In recent months the West Texas oil town has smelled, in one resident’s words, like ”a dog’s anal gland.” And no one is 100 percent sure why.
In recent months the West Texas oil town has smelled, in one resident’s words, like “a dog’s anal gland.” And no one is 100 percent sure why.
In the July issue of the magazine, several writers—myself included—assessed the legacy of Governor Perry. One of the stories reviewed eight critical areas Texas Monthly believes the governor is responsible for, and we gave him a letter grade for each. Some readers thought we were too…
Former U.S. Fish and Wildlife Service biologist Tom Stehn didn’t want to get involved in a lawsuit against the Texas Commission on Environmental Quality. But when a U.S. marshal showed up in his driveway, he realized he had one more chance to help out his beloved, endangered whooping cranes.
No state has defied the federal government’s environmental regulations more fiercely than Texas, and no governor has been more outspoken about the “job-killing” policies of the EPA than Rick Perry. But does that mean we can all breathe easy?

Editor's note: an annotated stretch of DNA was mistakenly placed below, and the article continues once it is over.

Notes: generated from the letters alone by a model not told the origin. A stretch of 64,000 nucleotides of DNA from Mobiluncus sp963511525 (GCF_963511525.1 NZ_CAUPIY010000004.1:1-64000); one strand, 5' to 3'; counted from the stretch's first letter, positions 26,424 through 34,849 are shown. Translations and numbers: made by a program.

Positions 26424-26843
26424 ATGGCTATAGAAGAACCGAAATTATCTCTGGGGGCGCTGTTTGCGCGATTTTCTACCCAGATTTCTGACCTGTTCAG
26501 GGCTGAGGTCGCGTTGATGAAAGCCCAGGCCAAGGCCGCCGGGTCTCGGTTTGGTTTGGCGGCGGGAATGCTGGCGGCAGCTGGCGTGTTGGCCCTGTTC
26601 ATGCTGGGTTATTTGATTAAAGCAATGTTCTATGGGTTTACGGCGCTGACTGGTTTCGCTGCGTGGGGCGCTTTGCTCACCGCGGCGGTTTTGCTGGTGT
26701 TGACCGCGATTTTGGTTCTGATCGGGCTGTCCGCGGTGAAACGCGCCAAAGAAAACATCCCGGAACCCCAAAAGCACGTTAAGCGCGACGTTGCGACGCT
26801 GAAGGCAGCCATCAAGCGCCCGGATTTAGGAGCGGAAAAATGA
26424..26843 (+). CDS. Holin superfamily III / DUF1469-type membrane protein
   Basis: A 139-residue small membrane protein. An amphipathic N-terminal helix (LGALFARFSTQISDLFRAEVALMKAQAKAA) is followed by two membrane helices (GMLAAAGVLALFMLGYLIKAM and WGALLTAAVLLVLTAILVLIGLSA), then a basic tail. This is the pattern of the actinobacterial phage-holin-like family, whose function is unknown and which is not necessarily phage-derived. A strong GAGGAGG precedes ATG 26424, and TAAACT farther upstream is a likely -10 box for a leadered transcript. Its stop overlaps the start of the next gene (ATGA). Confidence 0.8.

The first article below is from the Oil Price Information Service (OPISnet.com), an industry newsletter. It is an informational publication, not an advocacy publication. A typical article is, "Flattening Ethylene Forwards Curve Reflects Declining Demand, Rising Supply." The second article appeared in the Corpus Christi Caller-Times under Rick Perry's byline. TEXAS REFINERS BRACE FOR LEGAL BATTLE OVER PLANT PERMITS The dispute between Texas oil refiners and the federal Environmental Protection Agency over operating permits and air pollution has the potential to become a political firestorm, oil interests say, and is most likely headed for legal challenge. Far from a run-of-the-mill bureaucratic snag, the EPA's recent notification to Flint Hills Resources about its application to amend a permit for its Corpus Christi refinery is a game-changing shot across the bow in the battle over climate change, refining and legal sources said. Denied a legislative solution after Congress failed on its first attempt to pass a climate change bill in late 2009, EPA is said to have turned against Texas' permitting process in favor of an approach that could force large reductions in greenhouse gases (GHGs). "This is a backdoor way of cutting greenhouse gas emissions," said Patricia Braddock, an environmental lawyer with Fulbright & Jaworski in Austin, Texas. If the EPA successfully invalidates the Texas program, oil refiners (and other large GHG emitters) will have to spend many millions of dollars to install additional pollution controls, add equipment and pay penalties. "If it's determined that refiners have been emitting more (pollution) than what they should have in the past, they'll have to reduce emissions even further (as offsets)," said Braddock, who has had extensive experience with both the EPA and Texas regulators in the area of air pollution. The financial burden will be significant, she added, to both companies and consumers. As previously reported, the EPA maintains that it has undertaken to finalize Texas permit approvals to make sure they are consistent with the federal Clean Air Act (CAA). Meanwhile, the Texas Commission on Environmental Quality (TCEQ) says it is making a good faith effort to meet EPA's objections to flexible permits "even though our program does meet requirements" of CAA.